The group "Experimental Physics II - Reactive Plasmas" at the faculty of physics and astronomy at Ruhr University Bochum.

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Velocity distribution of metal ions in the target region of HiPIMS: the role of Coulomb collisions

High power impulse magnetron sputtering (HiPIMS) discharges have become an important tool for the deposition of thin, hard coatings. Such discharges are operated at a very low working gas pressure in the order of 1 Pa. Therefore, elastic collisions between ions and other heavy particles are often calculated to occur with low frequency, using the hard sphere approximation. However, inside the magnetic trap region of the discharge, a very dense plasma is created and Coulomb collisions become the dominant collision process for ions. In this article, we show that Coulomb collisions are a necessary part of a complete description of ion movement in the magnetic trap region of HiPIMS. To this end, the velocity distribution function (VDF) of chromium and titanium ions is measured using high-resolution optical emission spectroscopy. The VDF of those ions is then described using a simple simulation which employs a direct simulation Monte Carlo scheme. The simulation describes the self-relaxation of the VDF that is initially a Thompson distribution as being created during the sputtering process. Measurement positions inside the discharge are matched to the simulation results choosing an appropriate relaxation time. In this fashion, excellent agreement between simulation and measurement is obtained. We find, that the distribution quickly becomes mostly Maxwellian with a temperature of 9 eV for titanium ions and 4.5 eV in the case of chromium ions. Only the high energy tail of the VDF retains the shape of the initial Thompson distribution. The observed high temperature is explained with an energy redistribution from the highly energetic Thompson distribution into an partly-thermalized Maxwell-like distribution. Finally, the temperature resulting from this energy redistribution is calculated using a simple analytical model which shows good agreement with the measurements.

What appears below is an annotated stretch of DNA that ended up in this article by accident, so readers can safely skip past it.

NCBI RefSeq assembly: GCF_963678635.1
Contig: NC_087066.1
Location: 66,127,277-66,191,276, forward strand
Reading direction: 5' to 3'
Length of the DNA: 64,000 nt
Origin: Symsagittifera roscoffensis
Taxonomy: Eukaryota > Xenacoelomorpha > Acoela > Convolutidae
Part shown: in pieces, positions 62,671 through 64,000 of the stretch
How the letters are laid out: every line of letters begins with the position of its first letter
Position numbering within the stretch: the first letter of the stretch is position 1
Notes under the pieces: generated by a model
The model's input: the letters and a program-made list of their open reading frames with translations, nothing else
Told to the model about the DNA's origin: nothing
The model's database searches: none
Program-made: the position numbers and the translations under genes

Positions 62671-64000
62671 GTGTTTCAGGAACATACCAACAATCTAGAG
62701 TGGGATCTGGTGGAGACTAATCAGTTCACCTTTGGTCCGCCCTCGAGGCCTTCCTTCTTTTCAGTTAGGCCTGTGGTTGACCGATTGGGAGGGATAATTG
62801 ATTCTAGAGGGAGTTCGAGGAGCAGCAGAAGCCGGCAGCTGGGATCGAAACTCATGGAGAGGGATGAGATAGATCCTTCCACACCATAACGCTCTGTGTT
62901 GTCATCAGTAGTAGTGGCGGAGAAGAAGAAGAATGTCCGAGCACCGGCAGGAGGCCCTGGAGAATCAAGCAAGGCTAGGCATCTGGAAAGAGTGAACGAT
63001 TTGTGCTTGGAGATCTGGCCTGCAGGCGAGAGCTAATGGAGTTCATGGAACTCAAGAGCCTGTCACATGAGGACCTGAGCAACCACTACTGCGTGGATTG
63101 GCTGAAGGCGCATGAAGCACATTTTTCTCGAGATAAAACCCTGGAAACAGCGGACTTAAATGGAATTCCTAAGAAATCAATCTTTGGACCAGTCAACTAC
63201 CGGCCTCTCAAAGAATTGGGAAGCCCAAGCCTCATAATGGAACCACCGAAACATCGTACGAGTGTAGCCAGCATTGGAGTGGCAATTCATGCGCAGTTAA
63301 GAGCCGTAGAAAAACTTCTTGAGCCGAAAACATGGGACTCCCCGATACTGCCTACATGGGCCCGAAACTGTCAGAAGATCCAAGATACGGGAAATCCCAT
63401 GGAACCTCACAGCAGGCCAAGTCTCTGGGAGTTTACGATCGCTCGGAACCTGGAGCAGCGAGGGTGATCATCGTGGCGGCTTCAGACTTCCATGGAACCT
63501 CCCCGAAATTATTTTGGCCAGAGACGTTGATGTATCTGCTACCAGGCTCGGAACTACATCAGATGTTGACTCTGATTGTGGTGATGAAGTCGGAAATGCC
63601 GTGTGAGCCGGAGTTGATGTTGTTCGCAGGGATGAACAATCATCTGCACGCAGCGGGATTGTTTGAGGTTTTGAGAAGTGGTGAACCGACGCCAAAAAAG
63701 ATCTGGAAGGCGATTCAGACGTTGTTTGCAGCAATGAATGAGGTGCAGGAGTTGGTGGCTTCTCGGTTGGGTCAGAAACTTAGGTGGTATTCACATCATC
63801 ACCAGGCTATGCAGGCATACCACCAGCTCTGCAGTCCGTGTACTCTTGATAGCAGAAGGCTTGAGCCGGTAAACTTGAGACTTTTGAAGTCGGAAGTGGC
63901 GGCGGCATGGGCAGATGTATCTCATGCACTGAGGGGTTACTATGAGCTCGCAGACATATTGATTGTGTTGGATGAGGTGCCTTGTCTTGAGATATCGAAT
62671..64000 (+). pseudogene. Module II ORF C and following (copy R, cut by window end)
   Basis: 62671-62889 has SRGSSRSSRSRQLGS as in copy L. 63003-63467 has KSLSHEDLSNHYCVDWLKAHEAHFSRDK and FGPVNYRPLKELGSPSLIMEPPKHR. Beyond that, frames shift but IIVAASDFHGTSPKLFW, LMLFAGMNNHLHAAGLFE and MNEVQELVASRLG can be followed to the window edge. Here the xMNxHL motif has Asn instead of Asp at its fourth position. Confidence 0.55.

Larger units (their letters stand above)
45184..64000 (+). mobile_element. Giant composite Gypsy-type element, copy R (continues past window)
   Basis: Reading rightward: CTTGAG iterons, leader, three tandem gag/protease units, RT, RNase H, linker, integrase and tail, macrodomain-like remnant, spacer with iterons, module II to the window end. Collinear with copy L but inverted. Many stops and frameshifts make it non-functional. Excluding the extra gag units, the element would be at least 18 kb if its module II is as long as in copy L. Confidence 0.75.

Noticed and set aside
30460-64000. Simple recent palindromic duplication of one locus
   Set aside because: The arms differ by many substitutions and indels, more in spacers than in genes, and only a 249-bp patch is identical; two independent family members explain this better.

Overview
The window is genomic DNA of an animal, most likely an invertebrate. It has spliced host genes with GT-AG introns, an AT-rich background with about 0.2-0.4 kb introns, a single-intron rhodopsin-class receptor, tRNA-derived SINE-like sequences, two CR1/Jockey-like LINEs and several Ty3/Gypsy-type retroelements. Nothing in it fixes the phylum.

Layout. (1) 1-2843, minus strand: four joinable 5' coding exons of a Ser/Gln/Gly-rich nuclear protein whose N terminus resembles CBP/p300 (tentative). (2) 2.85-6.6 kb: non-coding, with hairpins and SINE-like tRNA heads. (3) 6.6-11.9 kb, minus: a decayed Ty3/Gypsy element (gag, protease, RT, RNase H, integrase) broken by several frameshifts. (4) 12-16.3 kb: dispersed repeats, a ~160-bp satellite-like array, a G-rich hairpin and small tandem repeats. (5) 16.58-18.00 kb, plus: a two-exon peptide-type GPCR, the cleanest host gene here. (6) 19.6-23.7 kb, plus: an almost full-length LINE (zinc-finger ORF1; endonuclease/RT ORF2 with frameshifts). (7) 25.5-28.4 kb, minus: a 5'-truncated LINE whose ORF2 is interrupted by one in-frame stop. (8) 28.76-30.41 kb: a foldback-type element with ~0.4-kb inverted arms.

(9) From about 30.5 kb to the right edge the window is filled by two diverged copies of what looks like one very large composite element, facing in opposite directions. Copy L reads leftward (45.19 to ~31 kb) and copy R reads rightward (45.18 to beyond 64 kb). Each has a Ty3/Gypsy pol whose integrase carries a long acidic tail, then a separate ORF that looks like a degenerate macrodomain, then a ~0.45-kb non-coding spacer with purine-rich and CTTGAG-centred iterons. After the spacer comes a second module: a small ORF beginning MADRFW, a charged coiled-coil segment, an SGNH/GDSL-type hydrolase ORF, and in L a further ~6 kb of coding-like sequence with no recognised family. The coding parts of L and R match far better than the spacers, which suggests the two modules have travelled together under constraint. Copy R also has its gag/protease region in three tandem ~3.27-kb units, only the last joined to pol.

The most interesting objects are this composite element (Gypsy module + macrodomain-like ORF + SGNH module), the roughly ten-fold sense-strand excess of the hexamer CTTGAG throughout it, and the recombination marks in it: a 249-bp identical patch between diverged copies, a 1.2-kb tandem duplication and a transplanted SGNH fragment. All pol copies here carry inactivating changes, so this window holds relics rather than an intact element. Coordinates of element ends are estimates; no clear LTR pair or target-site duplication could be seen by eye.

Release Date
Permanent Identifier (DOI)
Permanent Identifier (URI)
Is supplementing
Plasma Source Name
Plasma Source Application
Plasma Source Specification
Plasma Source Properties
Power Supply: TRUMPF Hüttinger TruPlasma Highpulse 4002 in voltage control mode. Connected via an inductance between power supply and magnetron. Magnetron: Thin Film Consulting IX2U for round 50 mm targets Titanium discharge: voltage: 590 V, peak current: 50 A, frequency: 40 Hz, pulse length: 100 µs Chromium discharge: voltage: 800 V, peak current: 36 A, frequency: 60 Hz, pulse length: 150 µs
Plasma Medium Name
Plasma Medium Properties
gas flow rate: 40 sccm, pressure: 0.5 Pa
Plasma Target Name
Plasma Target Properties
round sputter target: 50 mm diameter, 3 mm thickness
Plasma Diagnostic Properties
OES Measurement: Zeiss PGS 2, 1300 lines/mm grating, third diffraction order, camera as detector (Andor iStar DH320T-25U-A3), measuring Ti II 453.396 nm or Cr II 455.864 nm Measurements performed parallel to the target surface for different distances between z=1 mm and z=18 mm. Data acquired from the last 10 µs of the discharge pulse. Emission lines were deconvolved to remove the instrumental profile and obtain the VDF. DSMC model: Particles were created following a Thompson distribution. The relaxation of this velocity distribution is then followed in time as particles collide with each other via Coulomb collisions. The ion density is assumed to be 1e20 m^-3.
Plasma Diagnostic Name
English (United States)
Public Access Level
Funding Agency
Contact Name
Held, Julian
Contact Email

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